Rabsky is also building on the next block, at 376-382 Wallabout Street, and is one of the partners developing apartments at the nearby Rheingold brewery complex in Bushwick, among other projects in Brooklyn. The Broadway Triangle has a contentious history, as various groups have clashed over building housing there.

Dushinsky’s Rabsky Group Plans Nearly 800 Units on Former Pfizer Site [TRD]
Pfizer Coverage [Brownstoner]
Broadway Triangle Coverage [Brownstoner]

Photo by Christopher Bride for PropertyShark

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The industrial warehouse at 29 Ryerson across from the Navy Yard in Wallabout has changed hands yet again, nearly doubling in price. Madison Realty Capital paid $45,000,000 for the storage facility, according to The Real Deal. The previous owner, 11-45 Ryerson LLC, now revealed to be headed up by real estate investor Chaim Miller, bought it in 2013 for $26,400,000.

It sounds like plans to redevelop the property into offices focused on tech tenants with retail below have not changed. “We are planning on renovating and bringing it to the level that a tech tenant would demand,” a Madison exec told The Real Deal. At one time, former owners planned to turn it into a hotel with a rooftop bar. Madison is also developing two large mixed-use apartment buildings nearby at 490 and 504 Myrtle Avenue, as the story noted.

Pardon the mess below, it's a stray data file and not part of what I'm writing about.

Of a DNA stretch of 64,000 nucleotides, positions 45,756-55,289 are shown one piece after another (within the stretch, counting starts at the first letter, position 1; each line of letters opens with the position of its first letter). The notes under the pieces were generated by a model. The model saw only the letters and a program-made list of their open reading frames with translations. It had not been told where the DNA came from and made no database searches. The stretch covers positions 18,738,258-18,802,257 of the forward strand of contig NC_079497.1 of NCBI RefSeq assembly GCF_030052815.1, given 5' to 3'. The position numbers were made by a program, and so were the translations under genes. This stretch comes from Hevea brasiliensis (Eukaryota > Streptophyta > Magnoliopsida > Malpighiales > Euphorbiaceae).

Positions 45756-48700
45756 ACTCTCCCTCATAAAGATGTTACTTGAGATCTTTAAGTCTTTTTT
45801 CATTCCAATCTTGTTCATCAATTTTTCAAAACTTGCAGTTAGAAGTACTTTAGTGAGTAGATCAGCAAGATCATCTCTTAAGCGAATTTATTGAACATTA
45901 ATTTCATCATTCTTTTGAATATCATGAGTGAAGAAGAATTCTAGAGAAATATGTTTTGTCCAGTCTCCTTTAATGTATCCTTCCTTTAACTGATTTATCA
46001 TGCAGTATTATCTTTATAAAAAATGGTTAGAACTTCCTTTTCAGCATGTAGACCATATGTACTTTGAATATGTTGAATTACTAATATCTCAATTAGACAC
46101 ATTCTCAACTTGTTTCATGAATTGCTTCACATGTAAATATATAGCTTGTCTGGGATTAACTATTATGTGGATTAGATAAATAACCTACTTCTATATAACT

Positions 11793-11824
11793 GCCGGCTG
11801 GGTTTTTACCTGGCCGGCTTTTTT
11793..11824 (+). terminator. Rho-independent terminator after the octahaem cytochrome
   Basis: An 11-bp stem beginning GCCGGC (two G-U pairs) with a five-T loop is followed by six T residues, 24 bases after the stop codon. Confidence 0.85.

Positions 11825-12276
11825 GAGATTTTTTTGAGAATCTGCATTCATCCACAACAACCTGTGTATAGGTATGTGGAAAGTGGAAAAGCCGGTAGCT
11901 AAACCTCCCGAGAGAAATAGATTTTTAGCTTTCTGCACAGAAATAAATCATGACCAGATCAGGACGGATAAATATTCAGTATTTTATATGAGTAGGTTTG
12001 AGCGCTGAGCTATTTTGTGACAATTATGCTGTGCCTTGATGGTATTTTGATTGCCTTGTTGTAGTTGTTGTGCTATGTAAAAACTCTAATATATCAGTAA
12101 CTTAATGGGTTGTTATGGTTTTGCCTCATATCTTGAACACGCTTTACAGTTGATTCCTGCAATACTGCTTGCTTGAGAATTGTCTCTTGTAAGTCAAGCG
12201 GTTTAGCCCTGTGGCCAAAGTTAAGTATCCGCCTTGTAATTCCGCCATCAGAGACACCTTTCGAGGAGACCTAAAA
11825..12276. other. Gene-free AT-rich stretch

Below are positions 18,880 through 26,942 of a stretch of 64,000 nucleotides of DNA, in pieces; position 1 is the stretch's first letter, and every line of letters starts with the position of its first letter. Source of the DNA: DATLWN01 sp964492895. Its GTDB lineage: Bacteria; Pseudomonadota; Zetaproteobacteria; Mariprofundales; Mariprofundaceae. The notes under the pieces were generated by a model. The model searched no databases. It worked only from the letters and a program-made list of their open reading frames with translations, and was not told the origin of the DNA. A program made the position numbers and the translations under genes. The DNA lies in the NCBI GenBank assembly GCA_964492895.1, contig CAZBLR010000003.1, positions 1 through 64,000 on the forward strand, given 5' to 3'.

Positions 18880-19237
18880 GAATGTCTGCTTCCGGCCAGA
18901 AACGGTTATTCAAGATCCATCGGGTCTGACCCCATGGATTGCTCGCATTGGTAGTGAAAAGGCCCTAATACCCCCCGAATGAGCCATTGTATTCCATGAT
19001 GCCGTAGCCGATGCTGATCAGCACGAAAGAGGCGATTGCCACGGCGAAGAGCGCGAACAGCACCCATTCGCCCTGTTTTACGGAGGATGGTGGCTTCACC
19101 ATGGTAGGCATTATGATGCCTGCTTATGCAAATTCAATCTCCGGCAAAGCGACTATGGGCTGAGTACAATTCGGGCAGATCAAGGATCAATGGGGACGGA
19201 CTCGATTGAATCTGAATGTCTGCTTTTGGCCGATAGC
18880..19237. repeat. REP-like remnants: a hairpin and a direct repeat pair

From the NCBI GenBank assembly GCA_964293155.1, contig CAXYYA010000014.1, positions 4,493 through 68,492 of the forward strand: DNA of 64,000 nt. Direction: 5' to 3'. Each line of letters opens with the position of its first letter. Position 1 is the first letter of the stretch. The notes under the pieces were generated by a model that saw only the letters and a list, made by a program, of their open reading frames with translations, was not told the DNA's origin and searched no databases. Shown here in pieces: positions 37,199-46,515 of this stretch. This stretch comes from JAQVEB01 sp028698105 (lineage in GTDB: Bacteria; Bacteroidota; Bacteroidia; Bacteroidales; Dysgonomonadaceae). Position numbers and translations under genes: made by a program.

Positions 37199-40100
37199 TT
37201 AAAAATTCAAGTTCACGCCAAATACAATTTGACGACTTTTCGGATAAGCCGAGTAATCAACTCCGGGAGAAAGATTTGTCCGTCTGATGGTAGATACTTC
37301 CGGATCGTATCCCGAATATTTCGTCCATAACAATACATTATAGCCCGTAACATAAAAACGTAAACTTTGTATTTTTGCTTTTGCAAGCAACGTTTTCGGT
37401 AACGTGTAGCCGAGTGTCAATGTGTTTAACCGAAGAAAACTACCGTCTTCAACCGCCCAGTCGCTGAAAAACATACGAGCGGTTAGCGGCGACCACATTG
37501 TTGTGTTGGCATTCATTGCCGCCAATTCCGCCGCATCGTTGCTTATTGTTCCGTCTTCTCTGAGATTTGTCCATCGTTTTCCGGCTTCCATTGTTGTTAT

Madison Buys Brooklyn Warehouse for $45 Million From Chaim Miller [TRD]
29 Ryerson Coverage [Brownstoner] GMAP

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We were amazed to see the spiffy new look at 156 Broadway when we happened by recently during a snowstorm. Brookland Capital has been remaking the dilapidated 19th century building, at one point a cabinet factory, for about two years.

The first three units, out of a total of eight, went on the market in late December. Then three more listings went up two weeks ago, and now two of the units are in contract.

The units are pricey, but they look good. They are all studios, but with unusual double-height ceilings and lofted bedrooms. The four units on the second floor have two levels and the four units on the top floor have three levels.

The firm does not typically develop in Williamsburg, where prices are among the highest in the borough. Brookland Capital purchased the building in 2012 for $2,650,000. The asks for the units range in price from $750,000 to $985,000.